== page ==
Prompt was “arise from the ashes.”
“Hey uh, you okay?”
Eyelids finally fluttered open, a sharp pain shooting up her clamped jaw, dried blood chipping away with every breath, like bits of glass scattering against skin.
She failed yet again. How many more times would she wake up to that exciting revelation?
Another brawl with that punk vigilante kid, Nightmare. God, she wished Welles would give her the okay to off her. Who cared that she was just a teenager; she was really annoying, and the last thing Lydia Irving wanted to be doing was a half babysitting half hit-man job.
Shake her up but not too much, knock her down if she’s in our way but catch her when she falls, and yada yada yada. Why not you try it some time, Welles?
Fuzzy brown shapes towering over her, like a looking through a kaleidoscope camera lens. With the white blips that trickled down the brown she figured she must have fallen at least twenty stories.
Had it not been for the nanites built into her, structuring her skeleton, she would be dead. The one time she could be grateful for the unwanted surplus of power, but she wasn’t. She still hated those things, those things that made her inhuman and almighty.
Something about having absolute power took the thrill away.
Why spend your life eliminating targets when you already knew you that resistance really was futile and that at the end of the night you would be alone in that same warm bed, nursing the same gentle wounds.
Lydia Irving swatted the man’s plump hand away drunkenly, pushed herself to her feet, and stumbled into the dumpster she had crashed into. Gripping her jacket, expecting to feel a pleasant silk lining, she found herself clutching something with the texture of a rotten banana peel.
How long had she been laying there?
Sneering, she pounded a fist into the dumpster, denting the rusted metal, the flakes of steel akin to the flakes of blood she shed.
The man jumped and backed away slowly. Rolling her eyes, Lydia massaged her knuckle as she briskly passed through the alleyway, pain rippling up her spine as she forced her limp to let her have her pride for a few seconds.
Pulling the jacket off, sunlight struck her new scars and bruises, more pieces for the collection. Dropping it to the ground, she walked down the street and pulled her cell phone from her jeans. Good thing she put the thing in power saver mode. Always gotta do that when you’re on a gig. Never know when you’ll come to.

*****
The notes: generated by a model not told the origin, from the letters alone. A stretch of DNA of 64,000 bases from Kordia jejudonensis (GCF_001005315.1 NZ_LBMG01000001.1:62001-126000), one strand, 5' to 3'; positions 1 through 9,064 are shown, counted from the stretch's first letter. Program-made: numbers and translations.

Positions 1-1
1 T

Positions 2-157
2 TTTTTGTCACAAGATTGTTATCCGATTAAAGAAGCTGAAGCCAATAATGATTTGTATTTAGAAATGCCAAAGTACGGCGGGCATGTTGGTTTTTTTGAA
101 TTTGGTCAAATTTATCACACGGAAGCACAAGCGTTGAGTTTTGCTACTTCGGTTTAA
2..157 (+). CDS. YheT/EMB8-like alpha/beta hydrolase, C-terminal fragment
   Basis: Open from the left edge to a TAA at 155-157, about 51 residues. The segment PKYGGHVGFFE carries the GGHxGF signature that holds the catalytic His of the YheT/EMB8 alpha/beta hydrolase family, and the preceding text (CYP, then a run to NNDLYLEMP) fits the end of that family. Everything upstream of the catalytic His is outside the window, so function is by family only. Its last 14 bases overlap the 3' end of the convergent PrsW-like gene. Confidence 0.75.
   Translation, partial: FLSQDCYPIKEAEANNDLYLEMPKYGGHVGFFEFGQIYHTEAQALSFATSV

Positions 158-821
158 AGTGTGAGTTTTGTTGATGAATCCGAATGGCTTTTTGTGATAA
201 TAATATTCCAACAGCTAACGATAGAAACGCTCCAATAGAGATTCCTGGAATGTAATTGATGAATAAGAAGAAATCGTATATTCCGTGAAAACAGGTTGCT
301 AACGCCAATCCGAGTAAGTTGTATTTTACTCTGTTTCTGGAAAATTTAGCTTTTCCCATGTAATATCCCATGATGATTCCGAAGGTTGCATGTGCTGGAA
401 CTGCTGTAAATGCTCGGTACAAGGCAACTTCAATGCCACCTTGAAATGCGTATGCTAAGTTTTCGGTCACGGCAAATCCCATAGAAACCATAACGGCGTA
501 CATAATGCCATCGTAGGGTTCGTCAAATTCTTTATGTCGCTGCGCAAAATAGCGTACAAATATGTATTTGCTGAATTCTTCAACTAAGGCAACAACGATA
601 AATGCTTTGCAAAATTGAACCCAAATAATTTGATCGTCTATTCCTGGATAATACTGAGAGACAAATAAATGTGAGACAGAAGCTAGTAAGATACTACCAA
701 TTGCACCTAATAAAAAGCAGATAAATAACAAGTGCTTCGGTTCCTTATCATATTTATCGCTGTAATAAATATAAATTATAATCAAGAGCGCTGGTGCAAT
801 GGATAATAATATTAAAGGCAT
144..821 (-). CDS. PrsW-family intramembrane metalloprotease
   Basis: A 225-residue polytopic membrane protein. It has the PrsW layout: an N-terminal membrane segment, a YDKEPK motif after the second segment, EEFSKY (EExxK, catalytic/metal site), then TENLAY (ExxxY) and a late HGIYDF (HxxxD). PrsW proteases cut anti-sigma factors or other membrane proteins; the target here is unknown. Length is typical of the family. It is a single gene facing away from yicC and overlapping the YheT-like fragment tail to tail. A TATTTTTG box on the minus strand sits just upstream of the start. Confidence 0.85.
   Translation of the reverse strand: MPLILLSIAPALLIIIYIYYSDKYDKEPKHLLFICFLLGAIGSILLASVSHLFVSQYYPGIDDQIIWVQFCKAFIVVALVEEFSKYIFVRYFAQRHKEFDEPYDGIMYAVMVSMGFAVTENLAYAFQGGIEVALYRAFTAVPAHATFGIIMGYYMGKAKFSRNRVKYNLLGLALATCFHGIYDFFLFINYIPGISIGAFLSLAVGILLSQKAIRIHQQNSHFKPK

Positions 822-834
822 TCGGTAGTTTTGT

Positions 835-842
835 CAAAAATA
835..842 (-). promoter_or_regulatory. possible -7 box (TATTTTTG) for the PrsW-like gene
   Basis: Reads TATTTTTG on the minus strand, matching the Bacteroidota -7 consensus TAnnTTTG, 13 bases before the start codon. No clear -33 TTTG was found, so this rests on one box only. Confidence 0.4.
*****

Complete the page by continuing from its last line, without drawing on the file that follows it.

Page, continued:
“Where the Hell are you?”
Likely a text sent from a disposable phone, but it was obviously her current boss, Hector Welles. Most of her employers were scared shitless of her and wouldn’t dare to ever lash out at her.
Somehow in all of her years of mercenary work that brought her to every corner of the globe, she found herself in the most comfortable corporate gig she could at the hands of a multi-billionaire.
“Gig. Can’t talk. Be back tonight.”
Pocketing the phone with a satisfied expression, she stopped and turn to look into the mirror. Something was wrong with her eye. The skin around it was as purple as a plum with yellow pus building up under the eyelid.
A vibration against her hip. Whipping the phone out, the text floated at the center, the words very simple and very clear. She could already hear the sound of his flip-phone snapping in two before being tossed in the garbage No point in texting back now.
“No. You’re not.”
What was he going to do? Fire her? Tsch.
“Hey, jackass, you want one too?” Lydia drawled, a teenage boy’s head clicking back ahead of him, his eyes falling off hers. Shaking her head, she looked back into the reflection. Her shoulder was pretty beat up too, a light dent that belonged on a car much less an arm lying waiting there for her.
Kid probably didn’t mean to do it. Knowing her, she was in a rush to get back to class and needed to lay it on thick and forgot how powerful that super-suit of hers made her.
Yep. That’s right. She got knocked clean out of the sky and tumbled twenty stories just because that stupid kid was in a rush.
Opening her mouth, she slid a finger across her teeth. One felt a little loose, rising up and down with the finger, wind skimming the sensitive gums. Gritting her teeth, she shook her head and stormed off from the window.
That stupid kid. This child who was too dense to realize that she was gay and crazy for her best friend, who came home from school and wrote in her diary about the most standard, banal insecurities.fifteen year old girl who was still having hangups on her sexuality. This insect that was under her constant surveillance.
How did something so tiny make her body writhe so much?
Frankie was one of the good ones. Never asked too many questions, gave her what she needed, and always made sure she was in the ring against a fair challenge. Lots of promoters like him used her as some kind of monster to tear people apart, get people screaming and cheering. But Frankie? Frankie treated her good, and tonight she was up against Rhino.
Clarence “Rhino” Buckweiler was the Hulk of the Estreya crime scene, a go-to for guys who needed a special brand of muscle. Rhino floated around between many gangs, but lately had found a home under the thumb of Salvatore Cagan, a crime boss moonlighting as the Head of Security at Welles Corps.
God, Cagan, that insufferable jackass. Yet him and Welles went way back, and if it was anyone who could get the old coot to laugh, it was him unfortunately. Being friends with Cagan was essential. Another sacrifice.
Blaring lights bore sweat, a vicious crowd a blur as the room spun around, her feet firmly planted on the ring.
Lydia’s fist slammed into Rhino’s chin, bones sliding between her knuckles as his face spun, his body rocking backward, his breathing heavy.
“Hey, you’re at Welles Corps., aren’t you?” Rhino asked between heaving breaths, eyes calm and ripe with boredom.